Personal systems, productivity, and slippers
I was recently talking with a very busy friend about personal tooling. He's a freelancer that also manages several hobby projects. As a busy person, he tries to have a kind of system that speeds up his tasks and eases his work day. I'm a bit the same, so we dug deeper into the subject, until I came to a realization.
Yes, we use tools to achieve the same goal, but we have very different relationships with them.
Our personal systems
This friend is a smart, very intellectual guy capable of self-reflection. He often changes the way his system works to try to achieve automations. But at some point, managing and self-reflecting on this system has become another task in itself that seems to add work to his already busy schedule.
Since he can't program, he has to tinker inside existing apps and follow this field evolution. Else, if another tool comes out and is doing exactly whan he needs, he could miss it! He uses things like the Shortcut app in iOs to automate tasks. He tracks his time, both for profesionnal and personal projects, through a service like Toggle. I don't know his whole setup but I'm sure that if something is considered top notch, he's using it!
Now, let's compare to my own kinda yolo system. I have a single text file that serves as a journal, a wiki and a bookmarking tool. A program I made turns it into a website. I created my own time tracking system that uses another text file. My own markup language is used to write those text files, while my pattern library allows me to decorate things. I use a salvaged computer that runs a very specific linux distribution named Regolith, and use very few external services outside of Github and a chat programs.
So there's quite a difference between us. But what I feel is the biggest one is how, at first sight, my tools are very personal but unproductive. Meanwhile, my friend's tools seem super productive but very generic.
Features versus pleasure
Let's take our time tracking systems.
With just a shortcut on his phone, my friend can start and stop a timer. The data will be added to his Toggle account, that will produce a nice report, shared on all his devices. He can probably program time for each task, get alerts when he exceeds the time allowed. Installing and configuring all this probably took him no more than an hour.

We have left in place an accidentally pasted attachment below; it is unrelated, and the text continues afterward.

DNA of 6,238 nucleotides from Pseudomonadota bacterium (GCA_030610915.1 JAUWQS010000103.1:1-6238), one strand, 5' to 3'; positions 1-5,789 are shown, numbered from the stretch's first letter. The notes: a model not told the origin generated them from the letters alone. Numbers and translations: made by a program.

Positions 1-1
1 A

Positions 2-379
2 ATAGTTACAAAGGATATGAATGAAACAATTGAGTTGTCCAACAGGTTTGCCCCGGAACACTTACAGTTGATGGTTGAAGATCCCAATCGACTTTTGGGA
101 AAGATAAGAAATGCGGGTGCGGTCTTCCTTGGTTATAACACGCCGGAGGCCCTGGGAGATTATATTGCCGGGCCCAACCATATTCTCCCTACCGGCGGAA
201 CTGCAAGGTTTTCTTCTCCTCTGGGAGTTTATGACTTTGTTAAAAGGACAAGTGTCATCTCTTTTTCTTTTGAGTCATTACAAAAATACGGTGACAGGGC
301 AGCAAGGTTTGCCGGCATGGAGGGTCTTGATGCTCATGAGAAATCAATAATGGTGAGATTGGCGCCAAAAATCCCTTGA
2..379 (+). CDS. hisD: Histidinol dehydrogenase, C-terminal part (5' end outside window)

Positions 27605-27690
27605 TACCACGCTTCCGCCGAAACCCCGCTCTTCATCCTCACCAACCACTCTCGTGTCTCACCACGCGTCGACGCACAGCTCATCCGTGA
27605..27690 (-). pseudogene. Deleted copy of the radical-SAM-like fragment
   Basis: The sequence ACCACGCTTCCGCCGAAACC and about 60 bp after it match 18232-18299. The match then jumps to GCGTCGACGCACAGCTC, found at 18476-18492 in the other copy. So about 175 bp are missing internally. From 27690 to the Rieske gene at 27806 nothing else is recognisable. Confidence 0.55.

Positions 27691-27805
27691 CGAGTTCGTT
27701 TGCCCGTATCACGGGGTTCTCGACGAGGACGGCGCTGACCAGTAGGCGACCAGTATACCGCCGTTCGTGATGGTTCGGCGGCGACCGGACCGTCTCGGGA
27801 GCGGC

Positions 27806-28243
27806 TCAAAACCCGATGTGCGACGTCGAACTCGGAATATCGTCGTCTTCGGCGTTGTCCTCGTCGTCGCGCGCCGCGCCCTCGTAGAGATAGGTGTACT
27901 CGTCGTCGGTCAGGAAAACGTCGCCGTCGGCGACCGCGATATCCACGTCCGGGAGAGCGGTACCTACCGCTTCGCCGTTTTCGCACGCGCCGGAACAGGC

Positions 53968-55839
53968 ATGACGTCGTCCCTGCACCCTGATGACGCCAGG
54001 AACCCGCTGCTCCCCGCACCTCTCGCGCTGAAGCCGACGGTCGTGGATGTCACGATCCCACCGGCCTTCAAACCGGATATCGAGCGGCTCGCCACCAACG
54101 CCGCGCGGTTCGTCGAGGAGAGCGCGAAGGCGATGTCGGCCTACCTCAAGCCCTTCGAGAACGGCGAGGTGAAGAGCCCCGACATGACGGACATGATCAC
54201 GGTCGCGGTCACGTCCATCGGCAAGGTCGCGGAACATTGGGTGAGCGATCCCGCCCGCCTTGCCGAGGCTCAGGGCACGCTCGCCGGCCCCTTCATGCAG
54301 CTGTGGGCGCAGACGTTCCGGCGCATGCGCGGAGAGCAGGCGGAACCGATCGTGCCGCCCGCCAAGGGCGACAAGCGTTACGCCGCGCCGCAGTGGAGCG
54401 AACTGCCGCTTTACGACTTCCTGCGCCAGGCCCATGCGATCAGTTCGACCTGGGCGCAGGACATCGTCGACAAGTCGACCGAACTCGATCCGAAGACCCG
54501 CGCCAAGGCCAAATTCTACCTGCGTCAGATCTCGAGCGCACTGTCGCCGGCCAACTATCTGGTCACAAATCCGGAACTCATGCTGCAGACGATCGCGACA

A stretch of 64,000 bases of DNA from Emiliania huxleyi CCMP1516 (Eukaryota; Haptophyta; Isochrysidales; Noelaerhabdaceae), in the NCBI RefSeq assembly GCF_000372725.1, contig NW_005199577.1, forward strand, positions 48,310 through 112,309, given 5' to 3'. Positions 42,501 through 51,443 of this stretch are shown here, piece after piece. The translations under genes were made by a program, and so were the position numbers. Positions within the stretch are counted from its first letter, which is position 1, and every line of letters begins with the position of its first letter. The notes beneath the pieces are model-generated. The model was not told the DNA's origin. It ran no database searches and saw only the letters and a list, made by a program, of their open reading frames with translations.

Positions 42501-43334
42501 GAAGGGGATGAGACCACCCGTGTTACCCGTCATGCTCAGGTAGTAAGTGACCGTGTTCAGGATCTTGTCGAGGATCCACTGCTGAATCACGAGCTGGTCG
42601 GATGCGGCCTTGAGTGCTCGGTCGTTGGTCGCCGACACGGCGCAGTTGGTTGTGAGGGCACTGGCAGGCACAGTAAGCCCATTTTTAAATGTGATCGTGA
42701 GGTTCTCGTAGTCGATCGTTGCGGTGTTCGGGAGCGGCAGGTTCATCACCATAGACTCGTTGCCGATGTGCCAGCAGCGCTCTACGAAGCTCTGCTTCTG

My time tracking system is a text file. It's the most unprecise clocking system you can think of. There's no app to launch a timer, it counts only in hours and only serves data by week. If I forgot to fill time and how much a task took me, I have to remember and estimate. Data is only visible on a page, and only if I rebuild and re-publish it. It took me dozens of hours to create all the parts involved and it doesn't even do a lot.
I don't know for my friend about his, but I LOVE my time tracking system. It's so me. It's carefree. A little bit irresponsible. It sets boundaries. It allows self-reflection, yet does not allow micro-analysis. Its design is funky and weird. Outsiders told me they found it fascinating, which I think is so cool. How many people can say a time tracking system is cool?
It's the same for my website and my markup language. It took me around 150 hours to code those two things. I redid both 3 times. I could just have taken a simple static site generator like Eleventy and write in Markdown.
But if Eleventy is super cool, I hate the NPM ecosystem that supports it because it's fragile and alive. There are notifications in the terminal telling me this thing is deprecated, this thing has a vulnerability. this one needs funding. And Eleventy will evolve, which means I'll have to do... updates?! Gosh, the horror! The last thing I want when I sit to write in my own space is some outsider telling me to do things!
It's the same for Markdown. I like inline Markdown! But I hate writing Markdown links! Using
[Text of link](Link to image) for a link does not work for me. When I decide to post a link, I often already have it copied. So I need to paste this thing as fast as possible and I will decide what text to use after. Markdown asks for the text before the link, that means I have to write all those characters, paste my link, then come back to the square brackets to write my text, then go back at the end to continue my sentence. Ugh, procedures.
All this can sound as minor inconveniences, and they are. But they add up, and their sum will lead to an interruption of my workflow and, eventually, to procrastination.
Tools as slippers
If the tools I use while working create friction, the time I need to do the work will increase, and time will be wasted, not saved. Imagine having a hammer with a squared handle. You can still hammer things, but that will be very unpleasant and will make you want to quit.
If you can, why not change the hammer handle? Even model it to your own hand? That's what I consider an exercise in self-discovery, as noted in my tools page.
If, one day, I need a precise client oriented time tracking system like my friend's one, I will build it. It probably won't be available on all platforms. It will miss features that many people feel are important. It might be awkward to use. The style will probably be weird to others.
But I'll make sure that, when I use it, it feels like I'm wearing my favorite pair of slippers.
Now if you excuse me, I have to ask my partner at which hour I started writing this, because I forgot to look at the time but still need to input it.🙈